Inge woke, her heart fluttering.
Peaceful sounds drifted through the longhouse. A swaddled toddler cooed in his sleep, and someone grunted before rolling over to snuggle deeper into their pallet. The familiar scents of smoke, honey mead, and warm bodies filled the air. Everything appeared as it should.
Drawn by an unseen force, Inge wriggled out from beneath a layer of thick sleeping furs. Cold nipped at her as she picked her way across the hard-packed dirt floor. She paused when her favored kinsman, Hjálmarr, snorted and edged closer to the glowing embers of a dying fire. After he settled, she bent over and slipped her bare feet into his oversized boots. She knew the grizzledberserkir wouldn’t mind.
A silent echo called to her in the voice of the divine. Outside. Inge went. One such as she did not question the will of the gods.
Beyond the shelter of the longhouse, the wind whispered a promise of snow as it threaded icy fingers through her hair. Already the mountains were capped in white. By day, ornery brown bears foraged in the woods, preparing for their long winter sleep. In the dark, small creatures skittered through the underbrush, desperately squirreling away food stores. Both man and beast grew tense on the cusp of the changing season. Winter was cruel in Noregr.
A buzz of anticipation rattled Inge’s bones. She breathed deeply, letting the crisp air clear the dregs of sleep from her head. A gust tossed fallen leaves in a miniature cyclone at her feet, then sped off to chase puffy woolen clouds across the dark sky. As the clouds cleared, Máni, the moon god, appeared and cast a river of silver over the ground.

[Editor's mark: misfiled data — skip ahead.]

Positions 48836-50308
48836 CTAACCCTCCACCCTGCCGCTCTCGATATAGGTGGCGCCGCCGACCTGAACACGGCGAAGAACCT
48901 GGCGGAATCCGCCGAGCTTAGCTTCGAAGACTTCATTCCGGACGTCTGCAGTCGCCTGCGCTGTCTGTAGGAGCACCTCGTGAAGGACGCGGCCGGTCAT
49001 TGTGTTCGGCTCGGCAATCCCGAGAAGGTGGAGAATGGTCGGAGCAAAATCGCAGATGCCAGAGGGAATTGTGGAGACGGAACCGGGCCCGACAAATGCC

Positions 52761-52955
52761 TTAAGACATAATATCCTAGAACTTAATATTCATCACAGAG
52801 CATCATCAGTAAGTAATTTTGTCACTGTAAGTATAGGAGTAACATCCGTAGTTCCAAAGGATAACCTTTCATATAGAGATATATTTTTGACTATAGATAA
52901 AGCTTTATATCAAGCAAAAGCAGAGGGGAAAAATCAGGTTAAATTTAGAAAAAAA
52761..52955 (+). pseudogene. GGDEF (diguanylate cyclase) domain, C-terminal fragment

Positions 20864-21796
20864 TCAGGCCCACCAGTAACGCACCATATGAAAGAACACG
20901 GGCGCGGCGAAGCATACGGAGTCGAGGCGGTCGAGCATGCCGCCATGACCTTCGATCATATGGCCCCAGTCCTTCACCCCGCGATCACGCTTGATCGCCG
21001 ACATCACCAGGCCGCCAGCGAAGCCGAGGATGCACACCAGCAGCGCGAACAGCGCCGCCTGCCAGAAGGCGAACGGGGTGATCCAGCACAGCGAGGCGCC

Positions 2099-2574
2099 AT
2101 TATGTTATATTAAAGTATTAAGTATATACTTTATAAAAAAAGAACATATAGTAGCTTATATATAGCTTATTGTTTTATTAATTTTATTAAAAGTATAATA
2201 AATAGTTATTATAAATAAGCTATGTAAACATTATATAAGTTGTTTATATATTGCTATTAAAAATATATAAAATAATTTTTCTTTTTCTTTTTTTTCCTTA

Inge’s skin pebbled with gooseflesh. Something wild and savage lurked in the tree line. She turned to see a hulking shape disentangle from the shadows, its fur darker than raven wings. Unblinking eyes fastened on her. They reflected copper in the moonlight.
Inge froze. The wind died, and the forest held its breath.
The wolf padded forward on silent paws. It tested the air. With deadly grace, it circled the young woman. Inge swallowed but held her ground. Úlfr were sacred. The beast drew closer. She could feel its hot breath against her skin. Dagger-sharp fangs glistened. Its hackles raised, and a low growl rumbled deep in its chest.
Hail Odin, one-eyed All Father, find me worthy.
The wolf bowed its head, a wary greeting between new allies, and a thrill ran through Inge.
Overhead, a cloud obscured the moon. When it reappeared, the wolf was gone, melted into the night as if it had been naught but a dream.
No, a sign.
Ulfheðinn, the All Father’s elite wolf warriors, were chosen, not made.
Inge threw her head back and howled.
Hjálmarr’s breath puffed white.
“You don’t have to do this, píka.” His face flushed pink in the cold, making the pale scar running across his cheek stand out in contrast.
“Don’t call me ‘girl.’ I’m a grown woman.” Inge snorted. “And I must do this. Odin chose me to join the Ulfheðinn Brotherhood. There is no denying the All Father.”
“Bróðir, not systir. There has never been a woman ulfheðinn.”
Inge frowned but didn’t answer. She picked her way up the rocky mountain trail. A loose stone turned underfoot, and she stutter-stepped in order to avoid twisting an ankle.
Hjálmarr would love an excuse to put a halt to this, the big oaf.
The thought held no bite. She knew the ulfheðinn worried for her. Many attempted the Trial, but few survived to wear the sacred wolf skin. Her stomach roiled. After her brother failed, there hadn’t been enough of him left for the funeral pyre. The vacant look on their mother’s face haunted Inge’s dreams.
I am not my bróðir. I was chosen. I will make our móðir proud.